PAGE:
As you can see, a solution is proposed here, but if WebCoder knows how to fix a problem, then why do it manually? Press the quick fix shortcut, or activate it from the error view, and WebCoder can fix most of the errors for you. Some solutions are obviously more elegant than others, for instance, there's pretty much only one way to fix an "unknown attribute" error: Remove the attribute. Deprecated tags and attributes are fixed more elegantly though: WebCoder 2009 comes with a conversion map, which can be user modified, that tells the application how to convert deprecated tags and attributes into something that will validate and still work as intended. For instance, <font> tags are converted to <span> tags, and the deprecated attributes of it, like "face", "size" and "color", are converted to the CSS alternatives and placed in the style attribute. This allows WebCoder to convert most legacy HTML code into modern HTML and CSS code, with minimal user interaction. Letting WebCoder fix the most obvious validation errors is a real time saver, when compared to manually validating and manually fixing each and every error. Just wait and see :)

Kasper (TSW) @ 3:24 pm in WebCoder

The making of WebCoder 2009 – part 2

October 8, 2008

In the last episode, I talked about the new HTML parser in WebCoder 2009. The next couple of episodes, including this one, will be dedicated to highlighting some of the cool, extra functionality made possible by the HTML parser. For instance, since WebCoder knows the structure of your document, it can match start tags with end tags and let you know if you have forgotten either one of them. It will use the active HTML definition to decide whether or not a tag needs an ending tag. The realtime validator, which I will write much more about in the next episode, helps highlight this problem:


Errors are highlighted just like a spelling error in your favorite word processor, and you can get more information about the problem, as shown on the image, by hovering the mouse over the highlighted word.



The active HTML definition is used and you will be reminded to close your tags in the correct way. Here it is the img tag, which needs the self-closing forward slash instead of a regular end tag.



WebCoder can help you close the tags you have open, and in the correct order of course, as required by XHTML. This also lets you turn off the HTML AutoComplete feature, where WebCoder automatically inserts the ending tag as soon as you write the starting tag, and then write the ending tag when you actually need it, while still getting help. When you need to end a tag, simply type the < character and press Enter, since WebCoder automatically highlights the appropriate end tag.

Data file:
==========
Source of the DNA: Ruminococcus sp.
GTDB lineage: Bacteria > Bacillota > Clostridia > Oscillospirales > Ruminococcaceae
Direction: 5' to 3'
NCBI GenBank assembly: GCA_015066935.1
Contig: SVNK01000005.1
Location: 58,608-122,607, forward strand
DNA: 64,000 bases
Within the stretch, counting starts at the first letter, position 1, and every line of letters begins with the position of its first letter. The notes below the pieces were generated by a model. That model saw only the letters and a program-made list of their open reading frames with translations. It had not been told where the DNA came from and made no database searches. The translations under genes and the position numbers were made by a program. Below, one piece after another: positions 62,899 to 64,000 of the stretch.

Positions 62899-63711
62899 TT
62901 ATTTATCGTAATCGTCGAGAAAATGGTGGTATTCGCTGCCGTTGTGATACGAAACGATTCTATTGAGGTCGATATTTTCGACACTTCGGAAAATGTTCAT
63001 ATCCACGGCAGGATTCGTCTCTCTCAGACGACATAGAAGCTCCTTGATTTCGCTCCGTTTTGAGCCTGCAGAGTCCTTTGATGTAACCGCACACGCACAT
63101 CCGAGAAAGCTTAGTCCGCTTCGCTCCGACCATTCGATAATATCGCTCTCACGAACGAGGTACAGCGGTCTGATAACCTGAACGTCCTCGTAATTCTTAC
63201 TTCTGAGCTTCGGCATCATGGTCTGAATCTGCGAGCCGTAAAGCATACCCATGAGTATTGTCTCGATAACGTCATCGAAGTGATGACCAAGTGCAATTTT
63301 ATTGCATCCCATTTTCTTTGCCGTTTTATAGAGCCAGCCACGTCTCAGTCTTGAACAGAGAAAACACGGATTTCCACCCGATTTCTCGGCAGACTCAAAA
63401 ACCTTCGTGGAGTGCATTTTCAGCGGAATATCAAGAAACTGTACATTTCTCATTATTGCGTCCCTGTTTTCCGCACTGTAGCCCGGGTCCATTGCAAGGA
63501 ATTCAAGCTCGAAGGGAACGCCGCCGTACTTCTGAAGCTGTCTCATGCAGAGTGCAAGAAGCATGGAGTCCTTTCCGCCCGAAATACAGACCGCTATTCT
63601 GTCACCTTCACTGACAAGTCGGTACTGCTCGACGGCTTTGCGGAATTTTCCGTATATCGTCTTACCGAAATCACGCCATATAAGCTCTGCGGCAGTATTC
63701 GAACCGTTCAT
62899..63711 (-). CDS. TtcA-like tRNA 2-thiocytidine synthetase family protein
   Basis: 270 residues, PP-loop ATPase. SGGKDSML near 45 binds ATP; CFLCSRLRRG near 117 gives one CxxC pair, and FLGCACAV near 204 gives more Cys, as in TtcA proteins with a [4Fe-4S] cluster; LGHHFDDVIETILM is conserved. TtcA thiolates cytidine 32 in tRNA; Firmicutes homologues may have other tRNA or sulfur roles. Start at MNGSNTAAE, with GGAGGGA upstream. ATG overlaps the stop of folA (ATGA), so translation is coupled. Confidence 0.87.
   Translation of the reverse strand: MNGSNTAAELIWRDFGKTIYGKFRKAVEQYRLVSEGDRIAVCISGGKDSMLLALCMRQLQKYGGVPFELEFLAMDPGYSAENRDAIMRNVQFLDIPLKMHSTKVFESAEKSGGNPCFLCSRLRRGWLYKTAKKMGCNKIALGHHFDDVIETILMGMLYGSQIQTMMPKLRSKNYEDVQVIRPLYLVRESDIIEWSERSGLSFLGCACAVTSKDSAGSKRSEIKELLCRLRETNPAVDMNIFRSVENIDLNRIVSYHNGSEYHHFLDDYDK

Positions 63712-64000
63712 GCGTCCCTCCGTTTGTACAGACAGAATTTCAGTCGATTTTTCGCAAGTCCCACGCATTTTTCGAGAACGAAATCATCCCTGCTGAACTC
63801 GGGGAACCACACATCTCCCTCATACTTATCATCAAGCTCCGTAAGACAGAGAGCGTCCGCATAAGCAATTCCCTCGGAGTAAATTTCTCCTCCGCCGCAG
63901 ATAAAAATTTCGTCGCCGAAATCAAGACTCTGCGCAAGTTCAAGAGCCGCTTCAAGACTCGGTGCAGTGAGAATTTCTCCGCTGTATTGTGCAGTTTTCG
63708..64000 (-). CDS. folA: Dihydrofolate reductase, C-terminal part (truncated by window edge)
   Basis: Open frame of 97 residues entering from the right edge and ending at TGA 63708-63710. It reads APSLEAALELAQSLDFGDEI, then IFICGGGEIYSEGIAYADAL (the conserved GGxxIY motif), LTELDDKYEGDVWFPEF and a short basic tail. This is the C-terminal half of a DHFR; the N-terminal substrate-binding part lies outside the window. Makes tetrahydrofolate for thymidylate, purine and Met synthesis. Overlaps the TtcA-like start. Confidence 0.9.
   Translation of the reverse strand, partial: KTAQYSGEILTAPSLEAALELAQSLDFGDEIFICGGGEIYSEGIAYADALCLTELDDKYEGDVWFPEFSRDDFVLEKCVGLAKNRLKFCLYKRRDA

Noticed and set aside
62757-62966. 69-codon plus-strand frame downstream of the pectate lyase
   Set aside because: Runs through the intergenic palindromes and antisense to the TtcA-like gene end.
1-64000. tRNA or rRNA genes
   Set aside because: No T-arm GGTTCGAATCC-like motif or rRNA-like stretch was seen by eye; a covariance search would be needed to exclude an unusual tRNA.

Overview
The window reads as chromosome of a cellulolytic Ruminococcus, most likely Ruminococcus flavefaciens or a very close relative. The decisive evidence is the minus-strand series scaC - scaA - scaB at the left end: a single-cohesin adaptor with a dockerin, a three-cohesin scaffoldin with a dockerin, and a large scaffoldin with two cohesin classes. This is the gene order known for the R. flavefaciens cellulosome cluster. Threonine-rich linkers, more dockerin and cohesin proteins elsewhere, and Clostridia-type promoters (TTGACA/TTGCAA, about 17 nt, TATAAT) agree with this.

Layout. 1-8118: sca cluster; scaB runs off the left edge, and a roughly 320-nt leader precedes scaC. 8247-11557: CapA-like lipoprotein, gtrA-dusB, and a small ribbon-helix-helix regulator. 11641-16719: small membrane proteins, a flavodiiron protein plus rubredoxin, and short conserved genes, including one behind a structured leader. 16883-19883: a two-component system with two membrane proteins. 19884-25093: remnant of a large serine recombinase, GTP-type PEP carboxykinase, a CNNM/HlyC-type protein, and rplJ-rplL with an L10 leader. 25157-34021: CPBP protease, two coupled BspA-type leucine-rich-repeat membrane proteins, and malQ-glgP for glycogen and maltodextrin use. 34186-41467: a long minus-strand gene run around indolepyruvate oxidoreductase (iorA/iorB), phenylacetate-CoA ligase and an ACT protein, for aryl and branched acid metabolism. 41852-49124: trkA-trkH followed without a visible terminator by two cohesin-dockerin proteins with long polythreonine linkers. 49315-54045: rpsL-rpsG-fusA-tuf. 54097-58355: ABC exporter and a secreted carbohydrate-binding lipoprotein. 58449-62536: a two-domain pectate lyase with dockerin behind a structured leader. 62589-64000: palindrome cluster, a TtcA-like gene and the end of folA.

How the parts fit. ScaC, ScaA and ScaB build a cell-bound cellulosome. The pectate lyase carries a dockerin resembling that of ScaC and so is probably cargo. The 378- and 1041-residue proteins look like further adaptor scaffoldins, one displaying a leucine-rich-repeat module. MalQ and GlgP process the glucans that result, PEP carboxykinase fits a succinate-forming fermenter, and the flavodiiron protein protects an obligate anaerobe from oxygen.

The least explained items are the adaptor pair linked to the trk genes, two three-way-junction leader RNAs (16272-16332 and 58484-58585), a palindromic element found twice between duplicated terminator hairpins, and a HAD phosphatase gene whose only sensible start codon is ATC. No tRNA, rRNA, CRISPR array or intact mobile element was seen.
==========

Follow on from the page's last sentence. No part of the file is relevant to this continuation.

Since WebCoder keeps track of begin and end tags, highlighting matching tags is just a benefit! Place the cursor in either the start tag or the end tag, and WebCoder will highlight the matching opposite!


That's all for now, but I have a lot more to tell you about these features. In the next episode, we will take a deeper look at the realtime validation and how it can help you much more than what we've seen today. As always, stay tuned for more :)

Kasper (TSW) @ 8:44 am in WebCoder

The making of WebCoder 2009 – part 1

October 2, 2008

As you may have realized from my last blog entry, WebCoder 2009 won't just be a couple of new features and some bugfixes. I have already made a bunch of interface changes, most of them which you will hear more about, and a list of very cool new features are either planned or already implemented. The first thing I actually created for WebCoder 2009, was even more code for parsing and handling HTML tags. Even though WebCoder is an HTML editor, I think you would be amazed to find out how much code is actually written for parsing, handling, formatting and outputting these simple HTML tags.

In WebCoder 2009, I wanted an HTML outlining tree, to show the structure of a document, so I needed a complete HTML parser. Parsing HTML is some what trivial, but building a tree of it's structure is a bit more complicated. Doing it for XML would be a piece of cake, but HTML has so many exceptions and weird ways you can use it, that it becomes quite a job. Fortunately, it's all worth it, because this code has already been used several places in WebCoder 2009, to provide some interesting features. Generally speaking, WebCoder will now know much more about your documents, and it will use this information to help you write better code, with greater ease. I know that sounds a bit like something from the marketing department of a big company, but it's actually true :). In the next couple of posts, I will be much more concrete and tell you exactly how WebCoder 2009 will make your life easier with this information. Once again, stay tuned :)

Kasper (TSW) @ 6:41 pm in WebCoder